Thursday, October 09, 2008
Your Magic or Mine? by Ann Macela (A Preview)
The Blurb from the back cover:
A battle over the “correct” way to cast spells is brewing in the magic practitioner community. Theoretical mathematician Marcus Forscher has created an equation, a formula to bring the science of casting into the twenty-first century. Botanist Gloriana Morgan, however, maintains spell casting is an art, as individual as each caster, and warns against throwing out old casting methods and forcing use of the new. A series of heated debates across the country ensues.
Enter the soul mate phenomenon, an ancient compulsion that brings practitioners together and has persuasive techniques and powers-the soul mate imperative-to convince the selected couple they belong together. Marcus and Gloriana, prospective soul mates, want nothing to do with each other, however. To make matters worse, their factions have turned to violence. One adherent in particular, blaming Marcus and Gloriana for the mess, wants to destroy the soul mates.
Something’s got to give, or there will be dire consequences. The magic will work for them…or against them. But with two powerful practitioners bent on having their own way, which will it be-Your Magic Or Mine?-and if they don’t unite, will either survive?
The essence of the argument:
Marcus Forscher, who has devised a formula, an equation for casting a spell, is explaining it to an audience. This is from Gloriana Morgan’s point of view:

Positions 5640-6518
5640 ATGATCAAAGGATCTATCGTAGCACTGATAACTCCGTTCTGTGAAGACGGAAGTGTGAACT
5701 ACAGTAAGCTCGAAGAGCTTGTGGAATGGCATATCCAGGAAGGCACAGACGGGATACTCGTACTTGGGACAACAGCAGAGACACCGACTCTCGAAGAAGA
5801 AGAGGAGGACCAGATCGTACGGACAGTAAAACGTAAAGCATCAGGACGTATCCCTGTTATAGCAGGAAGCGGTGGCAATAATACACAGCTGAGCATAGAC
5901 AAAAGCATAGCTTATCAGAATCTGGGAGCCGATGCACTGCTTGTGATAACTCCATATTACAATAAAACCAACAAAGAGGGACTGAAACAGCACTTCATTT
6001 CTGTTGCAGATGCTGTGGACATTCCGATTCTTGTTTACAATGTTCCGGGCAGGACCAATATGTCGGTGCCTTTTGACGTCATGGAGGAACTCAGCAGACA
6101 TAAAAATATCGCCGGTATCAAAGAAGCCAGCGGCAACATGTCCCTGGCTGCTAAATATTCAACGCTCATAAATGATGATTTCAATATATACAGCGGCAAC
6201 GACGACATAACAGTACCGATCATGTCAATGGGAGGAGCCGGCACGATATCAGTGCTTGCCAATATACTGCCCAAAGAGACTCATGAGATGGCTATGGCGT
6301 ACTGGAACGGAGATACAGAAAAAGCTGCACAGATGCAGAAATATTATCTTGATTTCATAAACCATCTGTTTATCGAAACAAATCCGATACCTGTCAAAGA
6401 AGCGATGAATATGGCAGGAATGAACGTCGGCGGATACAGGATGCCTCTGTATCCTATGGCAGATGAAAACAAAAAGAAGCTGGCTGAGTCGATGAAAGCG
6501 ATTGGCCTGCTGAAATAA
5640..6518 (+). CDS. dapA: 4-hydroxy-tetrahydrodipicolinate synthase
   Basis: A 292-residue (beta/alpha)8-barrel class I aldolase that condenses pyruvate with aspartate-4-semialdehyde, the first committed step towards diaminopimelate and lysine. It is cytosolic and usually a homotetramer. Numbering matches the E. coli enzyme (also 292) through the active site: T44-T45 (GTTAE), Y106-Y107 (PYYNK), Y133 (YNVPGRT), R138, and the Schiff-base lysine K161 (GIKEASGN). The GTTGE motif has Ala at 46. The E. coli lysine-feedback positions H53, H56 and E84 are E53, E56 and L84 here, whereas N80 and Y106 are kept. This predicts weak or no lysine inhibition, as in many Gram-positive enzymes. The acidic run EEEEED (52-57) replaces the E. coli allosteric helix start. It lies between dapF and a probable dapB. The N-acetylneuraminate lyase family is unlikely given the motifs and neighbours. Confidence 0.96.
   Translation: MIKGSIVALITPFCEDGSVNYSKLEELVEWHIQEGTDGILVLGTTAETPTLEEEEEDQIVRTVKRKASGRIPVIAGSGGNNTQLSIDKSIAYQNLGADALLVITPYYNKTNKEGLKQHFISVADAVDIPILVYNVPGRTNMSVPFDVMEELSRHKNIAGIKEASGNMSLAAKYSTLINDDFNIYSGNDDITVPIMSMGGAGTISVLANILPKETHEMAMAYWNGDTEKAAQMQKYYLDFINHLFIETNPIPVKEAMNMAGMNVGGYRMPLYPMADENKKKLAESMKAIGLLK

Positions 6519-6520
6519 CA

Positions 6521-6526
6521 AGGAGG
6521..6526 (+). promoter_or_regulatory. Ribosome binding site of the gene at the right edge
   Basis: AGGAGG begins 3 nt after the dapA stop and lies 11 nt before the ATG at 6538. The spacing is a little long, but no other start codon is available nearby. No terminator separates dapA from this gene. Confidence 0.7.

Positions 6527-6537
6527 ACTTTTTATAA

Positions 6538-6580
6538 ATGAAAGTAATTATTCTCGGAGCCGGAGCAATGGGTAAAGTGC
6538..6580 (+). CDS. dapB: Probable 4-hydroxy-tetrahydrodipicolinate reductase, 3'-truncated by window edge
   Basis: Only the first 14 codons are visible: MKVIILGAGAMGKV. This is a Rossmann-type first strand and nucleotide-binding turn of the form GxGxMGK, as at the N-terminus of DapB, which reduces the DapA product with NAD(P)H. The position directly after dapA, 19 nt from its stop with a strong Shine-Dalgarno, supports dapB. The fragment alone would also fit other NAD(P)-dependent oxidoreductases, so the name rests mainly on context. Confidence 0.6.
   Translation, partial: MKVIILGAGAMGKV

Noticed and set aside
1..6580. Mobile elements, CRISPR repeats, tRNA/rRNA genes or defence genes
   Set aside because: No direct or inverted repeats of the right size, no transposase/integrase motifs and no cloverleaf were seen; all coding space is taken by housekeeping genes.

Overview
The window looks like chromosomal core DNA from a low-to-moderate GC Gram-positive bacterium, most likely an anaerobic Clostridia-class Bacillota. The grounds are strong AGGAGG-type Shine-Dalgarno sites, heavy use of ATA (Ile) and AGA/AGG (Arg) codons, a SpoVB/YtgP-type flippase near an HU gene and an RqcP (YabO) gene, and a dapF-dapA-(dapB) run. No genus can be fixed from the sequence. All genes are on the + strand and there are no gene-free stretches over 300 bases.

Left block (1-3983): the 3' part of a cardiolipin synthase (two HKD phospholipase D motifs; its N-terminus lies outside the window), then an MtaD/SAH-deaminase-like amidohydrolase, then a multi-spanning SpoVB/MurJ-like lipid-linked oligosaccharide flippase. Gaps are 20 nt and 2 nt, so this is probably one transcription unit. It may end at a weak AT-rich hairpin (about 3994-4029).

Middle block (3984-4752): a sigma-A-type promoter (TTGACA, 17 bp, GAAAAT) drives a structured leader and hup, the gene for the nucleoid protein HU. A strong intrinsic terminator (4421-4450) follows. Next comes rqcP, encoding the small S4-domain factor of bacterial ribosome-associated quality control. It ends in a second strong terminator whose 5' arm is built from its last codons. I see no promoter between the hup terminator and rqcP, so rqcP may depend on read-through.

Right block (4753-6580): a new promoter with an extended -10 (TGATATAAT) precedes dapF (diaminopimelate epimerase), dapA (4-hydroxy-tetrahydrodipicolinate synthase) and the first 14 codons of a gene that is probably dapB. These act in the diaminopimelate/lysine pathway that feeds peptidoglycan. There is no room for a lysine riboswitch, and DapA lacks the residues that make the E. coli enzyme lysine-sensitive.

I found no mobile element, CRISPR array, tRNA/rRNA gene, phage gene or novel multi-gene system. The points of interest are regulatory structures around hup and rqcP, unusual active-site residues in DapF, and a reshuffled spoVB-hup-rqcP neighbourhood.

"My ideas and recommendations started, as many scientific investigations do, with questions," Forscher began. "What is at the heart of that which makes us practitioners in the first place? Many would answer, it is the ability to use magic in our everyday work. Given that, how could we as practitioners cast better, more effective spells? Refine and understand the process and methods for casting? What factors, elements go into a spell in the first place? How can we understand a spell mathematically?
"I drew on ancient and present masters for hard data and inspiration. What I learned led me to postulate a basic equation, one that would encompass the casting of every spell. The equation, which some call a formula, is on the back page of your handout."
Paper rustled as audience members flipped pages. Gloriana did the same. She had not looked at the pamphlet, thinking she already knew what was in it. Another assumption gone bad.